The Tejas Trail is one of the longer and more challenging routes in the park. This north/south trail runs 12 miles through the Guadalupe Mountains, connecting between the Pine Springs Trailhead/Campground and the Dog Canyon Trailhead/Campground. It makes for a great multi-day outing or a long day hike for visitors who want to experience the solitude and scenery that the more remote parts of the park have to offer.
Starting from the southern end at the Pine Springs Trailhead, the trail starts with a steady climb that will continue for the first 3.5 miles. Near the start, the trail crosses a wide wash and passes a junction with the Foothills Trail
, which branches to the east. Take a left here to continue on the Tejas Trail. From here, the trail starts the long, steady climb up into the mountains. If you look back over your shoulder as you hike, you can see the singletrack trail winding back to the trailhead behind you.
Around the 3.5-mile mark, you'll come to a four-way junction with the Bowl Trail
and Bush Mountain Trail
. If you are planning to camp overnight at the Pine Top backcountry site (an excellent choice for a single night backpack trip), take a left on the Bush Mountain Trail
. Otherwise, continue straight ahead on the Tejas Trail.
The next 5 miles of the trailhead along more forested and flatter terrain. Although you won't have as many sweeping canyon views on this section, the shade and solitude offered by the dense coniferous forest is a welcome break. The trail has a few rolling ups and downs, but nothing like the first climb you had to contend with.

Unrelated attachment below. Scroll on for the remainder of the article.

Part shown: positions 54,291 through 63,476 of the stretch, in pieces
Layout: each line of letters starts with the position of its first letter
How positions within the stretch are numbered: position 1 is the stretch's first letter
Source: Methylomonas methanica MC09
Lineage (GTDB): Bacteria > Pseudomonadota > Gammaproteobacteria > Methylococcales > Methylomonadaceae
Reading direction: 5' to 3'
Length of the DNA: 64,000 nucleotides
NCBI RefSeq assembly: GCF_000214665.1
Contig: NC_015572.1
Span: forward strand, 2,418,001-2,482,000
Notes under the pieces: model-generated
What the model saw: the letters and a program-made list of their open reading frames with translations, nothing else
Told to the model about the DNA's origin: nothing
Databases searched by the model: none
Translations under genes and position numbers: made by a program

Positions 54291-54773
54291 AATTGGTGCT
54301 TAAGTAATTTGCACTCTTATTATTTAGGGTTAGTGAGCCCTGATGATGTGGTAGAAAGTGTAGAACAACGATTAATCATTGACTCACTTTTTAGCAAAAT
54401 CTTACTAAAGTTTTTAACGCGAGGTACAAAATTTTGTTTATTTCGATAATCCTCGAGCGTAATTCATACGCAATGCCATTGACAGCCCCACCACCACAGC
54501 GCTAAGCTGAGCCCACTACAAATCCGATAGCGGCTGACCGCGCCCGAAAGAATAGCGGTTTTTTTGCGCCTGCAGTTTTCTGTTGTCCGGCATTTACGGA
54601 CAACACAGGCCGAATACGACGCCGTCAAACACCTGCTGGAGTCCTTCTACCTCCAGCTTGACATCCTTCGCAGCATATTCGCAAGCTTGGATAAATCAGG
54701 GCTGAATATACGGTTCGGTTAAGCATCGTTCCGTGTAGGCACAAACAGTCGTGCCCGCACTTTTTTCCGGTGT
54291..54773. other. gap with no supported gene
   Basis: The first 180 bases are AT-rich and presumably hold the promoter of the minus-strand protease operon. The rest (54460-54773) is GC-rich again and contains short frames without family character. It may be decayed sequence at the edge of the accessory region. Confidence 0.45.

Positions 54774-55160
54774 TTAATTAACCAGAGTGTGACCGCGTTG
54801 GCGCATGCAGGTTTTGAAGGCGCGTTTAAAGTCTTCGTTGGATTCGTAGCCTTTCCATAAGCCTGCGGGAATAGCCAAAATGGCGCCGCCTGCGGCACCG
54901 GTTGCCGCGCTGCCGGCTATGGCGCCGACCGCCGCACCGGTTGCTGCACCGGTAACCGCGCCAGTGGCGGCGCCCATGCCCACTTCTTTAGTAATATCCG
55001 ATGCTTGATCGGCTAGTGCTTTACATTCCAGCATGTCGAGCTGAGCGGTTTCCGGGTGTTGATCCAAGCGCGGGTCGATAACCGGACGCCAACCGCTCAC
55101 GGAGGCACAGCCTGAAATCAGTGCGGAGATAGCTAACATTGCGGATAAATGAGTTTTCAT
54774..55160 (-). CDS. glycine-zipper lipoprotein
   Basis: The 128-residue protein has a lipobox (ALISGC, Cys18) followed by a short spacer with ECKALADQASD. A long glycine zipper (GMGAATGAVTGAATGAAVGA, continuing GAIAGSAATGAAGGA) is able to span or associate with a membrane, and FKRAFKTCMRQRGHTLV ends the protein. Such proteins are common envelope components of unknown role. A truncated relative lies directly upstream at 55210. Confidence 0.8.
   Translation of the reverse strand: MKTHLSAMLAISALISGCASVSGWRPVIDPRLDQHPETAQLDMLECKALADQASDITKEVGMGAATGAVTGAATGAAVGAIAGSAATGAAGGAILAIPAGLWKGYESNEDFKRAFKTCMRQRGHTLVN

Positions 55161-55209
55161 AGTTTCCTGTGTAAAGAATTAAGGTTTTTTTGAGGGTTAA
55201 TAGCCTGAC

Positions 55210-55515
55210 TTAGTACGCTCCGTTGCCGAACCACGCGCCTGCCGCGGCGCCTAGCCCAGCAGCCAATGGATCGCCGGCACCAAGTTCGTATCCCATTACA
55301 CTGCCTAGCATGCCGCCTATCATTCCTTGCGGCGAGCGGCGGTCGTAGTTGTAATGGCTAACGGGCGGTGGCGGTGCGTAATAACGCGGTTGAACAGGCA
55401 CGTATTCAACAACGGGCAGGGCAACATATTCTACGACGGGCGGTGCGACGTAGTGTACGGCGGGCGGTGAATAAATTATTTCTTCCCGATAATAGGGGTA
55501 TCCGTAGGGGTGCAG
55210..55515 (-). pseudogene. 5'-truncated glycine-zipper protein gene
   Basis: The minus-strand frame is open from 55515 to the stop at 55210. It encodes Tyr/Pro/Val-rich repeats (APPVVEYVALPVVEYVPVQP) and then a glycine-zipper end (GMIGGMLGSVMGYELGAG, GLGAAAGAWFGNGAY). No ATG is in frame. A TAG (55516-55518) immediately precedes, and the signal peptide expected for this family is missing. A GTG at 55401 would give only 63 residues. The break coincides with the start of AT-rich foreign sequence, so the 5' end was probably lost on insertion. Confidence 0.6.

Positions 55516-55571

Shortly after you pass a junction with the Juniper Trail
on your right, you'll come to the Tejas backcountry site. This centrally located backcountry camping area has five sites and is located in a more densely forested area providing nicely shaded campsites that are more protected from the wind. A short distance further on after passing the Blue Ridge Trail
junction on your left, you'll come to the Mescalero campground (eight sites) located on a slope overlooking a small drainage—another option for an overnight stay.
Continuing on, the Tejas Trail passes the McKittrick Canyon Trail
and Manzanita Ridge Route before turning northeast at Lost Peak and beginning its descent into Dog Canyon. This two-mile long section steadily winds down toward the northern trailhead. Be sure to take your time and enjoy the stunning views on the way down!
Note: There is no transportation between the two trailheads. Hikers must plan ahead to leave a vehicle or arrange an alternate form of transportation in order to be shuttled between the start and end of the trail.
Listen for wild turkeys off in the distance. Ponderosa pine and brush grow here.